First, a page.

The Government’s On-street Residential Chargepoint Scheme (ORCS) is available to all UK local authorities to provide public chargepoints for their residents without access to private parking. In 2021/22, £20 million is available under the scheme to ensure more local authorities and residents can benefit. Amendments have been made to the ORCS to encourage ambitious local authority projects, and improve access to the funding for local authorities in areas of limited electrical capacity.

Local authorities in England can also take advantage of Energy Saving Trust’s Local Government Support Programme, fully funded by the Department for Transport, which offers support to help authorities develop and deliver EV strategies, and programmes to increase adoption of ultra-low emission vehicles. This includes support with the roll out of charging infrastructure through applying for ORCS funding.

In addition, Government is investing almost £40 million in projects to support innovation in wireless and on-street charging technology to encourage the uptake of electric vehicles.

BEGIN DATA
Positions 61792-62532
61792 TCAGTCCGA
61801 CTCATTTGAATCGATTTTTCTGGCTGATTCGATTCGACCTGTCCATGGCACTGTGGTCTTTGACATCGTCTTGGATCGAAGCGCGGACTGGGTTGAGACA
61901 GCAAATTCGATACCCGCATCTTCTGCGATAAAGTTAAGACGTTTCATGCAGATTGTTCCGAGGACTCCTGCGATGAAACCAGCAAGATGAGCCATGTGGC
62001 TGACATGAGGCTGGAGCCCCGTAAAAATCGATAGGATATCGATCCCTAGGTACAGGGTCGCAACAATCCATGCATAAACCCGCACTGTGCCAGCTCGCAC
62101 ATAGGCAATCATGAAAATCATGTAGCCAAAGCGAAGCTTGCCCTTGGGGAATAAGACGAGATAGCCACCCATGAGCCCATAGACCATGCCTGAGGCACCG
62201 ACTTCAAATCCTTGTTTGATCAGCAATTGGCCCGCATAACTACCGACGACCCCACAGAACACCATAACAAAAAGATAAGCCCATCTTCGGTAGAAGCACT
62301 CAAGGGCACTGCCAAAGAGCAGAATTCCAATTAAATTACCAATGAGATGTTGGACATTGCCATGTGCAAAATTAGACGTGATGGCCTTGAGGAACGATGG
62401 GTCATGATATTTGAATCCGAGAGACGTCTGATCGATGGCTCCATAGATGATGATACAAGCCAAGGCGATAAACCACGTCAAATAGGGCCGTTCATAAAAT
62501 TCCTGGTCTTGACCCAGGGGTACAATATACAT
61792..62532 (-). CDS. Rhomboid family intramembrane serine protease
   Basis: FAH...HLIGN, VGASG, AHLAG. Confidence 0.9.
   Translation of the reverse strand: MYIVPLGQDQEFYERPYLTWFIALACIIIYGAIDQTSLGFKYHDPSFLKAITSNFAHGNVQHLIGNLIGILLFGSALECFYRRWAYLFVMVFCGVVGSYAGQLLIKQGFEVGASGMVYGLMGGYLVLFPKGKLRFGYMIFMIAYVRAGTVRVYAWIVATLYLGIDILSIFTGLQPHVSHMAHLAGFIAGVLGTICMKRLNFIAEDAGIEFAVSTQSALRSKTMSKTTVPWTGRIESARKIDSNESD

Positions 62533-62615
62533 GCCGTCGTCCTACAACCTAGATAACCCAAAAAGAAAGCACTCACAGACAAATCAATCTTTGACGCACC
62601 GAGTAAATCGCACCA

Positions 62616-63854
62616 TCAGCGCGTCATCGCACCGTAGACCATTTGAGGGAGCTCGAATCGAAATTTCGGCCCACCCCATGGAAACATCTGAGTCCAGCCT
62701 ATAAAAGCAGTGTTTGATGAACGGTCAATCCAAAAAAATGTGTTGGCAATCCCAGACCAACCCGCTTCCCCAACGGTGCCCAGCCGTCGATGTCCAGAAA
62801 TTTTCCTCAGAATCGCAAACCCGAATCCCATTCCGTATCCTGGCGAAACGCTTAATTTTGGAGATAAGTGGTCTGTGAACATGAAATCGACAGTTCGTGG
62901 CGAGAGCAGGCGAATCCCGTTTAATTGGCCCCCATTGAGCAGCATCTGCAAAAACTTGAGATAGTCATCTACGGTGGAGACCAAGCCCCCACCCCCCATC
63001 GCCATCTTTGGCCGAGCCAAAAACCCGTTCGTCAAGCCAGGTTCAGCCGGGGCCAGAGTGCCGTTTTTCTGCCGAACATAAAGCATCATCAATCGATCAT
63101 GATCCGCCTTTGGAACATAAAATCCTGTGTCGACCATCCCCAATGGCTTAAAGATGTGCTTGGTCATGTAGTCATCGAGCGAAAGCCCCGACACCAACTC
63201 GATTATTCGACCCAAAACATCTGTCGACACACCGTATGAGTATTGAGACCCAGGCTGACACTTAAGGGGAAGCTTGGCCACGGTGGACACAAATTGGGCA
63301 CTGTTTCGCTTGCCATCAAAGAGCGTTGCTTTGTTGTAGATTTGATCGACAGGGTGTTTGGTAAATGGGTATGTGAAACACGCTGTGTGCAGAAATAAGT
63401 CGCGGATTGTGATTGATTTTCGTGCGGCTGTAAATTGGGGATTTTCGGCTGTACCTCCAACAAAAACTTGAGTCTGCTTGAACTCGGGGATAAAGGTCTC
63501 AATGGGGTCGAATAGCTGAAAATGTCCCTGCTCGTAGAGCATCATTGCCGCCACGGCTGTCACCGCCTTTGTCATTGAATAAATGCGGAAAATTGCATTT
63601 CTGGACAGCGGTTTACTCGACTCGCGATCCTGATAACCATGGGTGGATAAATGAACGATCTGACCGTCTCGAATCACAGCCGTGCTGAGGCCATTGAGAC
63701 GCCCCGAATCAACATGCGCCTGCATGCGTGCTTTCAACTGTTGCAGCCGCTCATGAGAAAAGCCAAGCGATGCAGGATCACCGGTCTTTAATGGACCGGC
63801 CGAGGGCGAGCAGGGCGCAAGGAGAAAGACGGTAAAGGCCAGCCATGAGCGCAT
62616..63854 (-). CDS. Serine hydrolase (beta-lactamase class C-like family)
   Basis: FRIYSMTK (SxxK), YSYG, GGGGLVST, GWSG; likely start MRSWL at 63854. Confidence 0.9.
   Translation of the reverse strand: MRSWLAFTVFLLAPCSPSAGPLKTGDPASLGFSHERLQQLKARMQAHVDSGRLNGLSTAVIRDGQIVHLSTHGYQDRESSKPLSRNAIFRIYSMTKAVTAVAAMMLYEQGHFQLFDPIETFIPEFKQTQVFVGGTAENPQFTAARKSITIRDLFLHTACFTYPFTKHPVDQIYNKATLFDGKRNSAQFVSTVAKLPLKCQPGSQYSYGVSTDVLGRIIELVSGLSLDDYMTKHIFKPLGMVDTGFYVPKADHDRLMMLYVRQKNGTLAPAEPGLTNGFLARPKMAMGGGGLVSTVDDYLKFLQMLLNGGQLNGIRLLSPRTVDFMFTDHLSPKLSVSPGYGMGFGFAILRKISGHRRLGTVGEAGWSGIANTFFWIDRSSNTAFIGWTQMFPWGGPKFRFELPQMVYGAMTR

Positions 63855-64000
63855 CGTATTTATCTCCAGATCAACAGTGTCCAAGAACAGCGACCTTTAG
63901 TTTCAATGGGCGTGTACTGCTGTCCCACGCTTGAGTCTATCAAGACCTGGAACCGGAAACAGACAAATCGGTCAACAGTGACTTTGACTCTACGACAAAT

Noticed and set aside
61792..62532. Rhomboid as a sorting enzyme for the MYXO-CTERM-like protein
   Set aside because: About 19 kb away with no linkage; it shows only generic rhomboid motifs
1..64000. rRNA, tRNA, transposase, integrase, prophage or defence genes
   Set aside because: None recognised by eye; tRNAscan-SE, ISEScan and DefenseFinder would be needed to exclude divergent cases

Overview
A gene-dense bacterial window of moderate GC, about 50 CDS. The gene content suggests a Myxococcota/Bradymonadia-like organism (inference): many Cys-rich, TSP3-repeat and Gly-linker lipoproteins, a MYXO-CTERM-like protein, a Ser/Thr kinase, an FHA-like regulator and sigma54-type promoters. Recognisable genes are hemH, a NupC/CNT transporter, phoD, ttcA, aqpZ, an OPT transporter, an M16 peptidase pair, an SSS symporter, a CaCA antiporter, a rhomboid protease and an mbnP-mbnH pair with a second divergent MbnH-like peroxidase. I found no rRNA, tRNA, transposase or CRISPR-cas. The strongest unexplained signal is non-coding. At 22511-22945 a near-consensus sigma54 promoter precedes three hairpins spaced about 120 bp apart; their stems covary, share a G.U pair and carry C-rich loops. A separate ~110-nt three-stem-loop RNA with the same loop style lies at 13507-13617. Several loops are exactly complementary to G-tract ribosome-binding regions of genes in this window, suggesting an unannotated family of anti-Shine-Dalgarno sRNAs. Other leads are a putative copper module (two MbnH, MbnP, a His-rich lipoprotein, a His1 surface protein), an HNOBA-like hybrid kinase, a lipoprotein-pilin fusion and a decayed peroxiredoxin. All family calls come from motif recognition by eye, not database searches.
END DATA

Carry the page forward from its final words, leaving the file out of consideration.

Anne-Marie Trevelyan
Minister of State (Business, Energy and Industrial Strategy) (Energy and Clean Growth)
20th Jul 2021
To ask the Secretary of State for Business, Energy and Industrial Strategy, what estimate he has made of the number of solar farms in the UK.

The Government publishes figures on all solar photovoltaic capacity in the United Kingdom, available here: https://www.gov.uk/government/statistics/solar-photovoltaics-deployment. The figures show that there are currently 1,340 operational ground mount and stand-alone solar projects.[1]

[1] This comprises ground mount and stand- alone solar PV projects supported under the Renewables Obligation, Feed in Tariff and Contract for Difference schemes.

Anne-Marie Trevelyan
Minister of State (Business, Energy and Industrial Strategy) (Energy and Clean Growth)
20th Jul 2021
To ask the Secretary of State for Business, Energy and Industrial Strategy, with reference to the Green Alliance's report entitled Getting the building blocks right Infrastructure priorities for a green recovery, published on 11 November 2020, whether the Government has made an assessment of whether there is an investment gap as cited in that report in helping the Government to reach its net-zero target; and if he will make a statement.

Delivering net zero requires the deep decarbonisation of all sectors – with the CCC estimating that low carbon investment should reach £50 billion a year by 2050. Financial services will be a critical enabler of green investment at the pace and scale required – and that is why green finance is a key priority for this Government. Our approach has seen the UK power sector attract over £93 billion of green investment since 2010.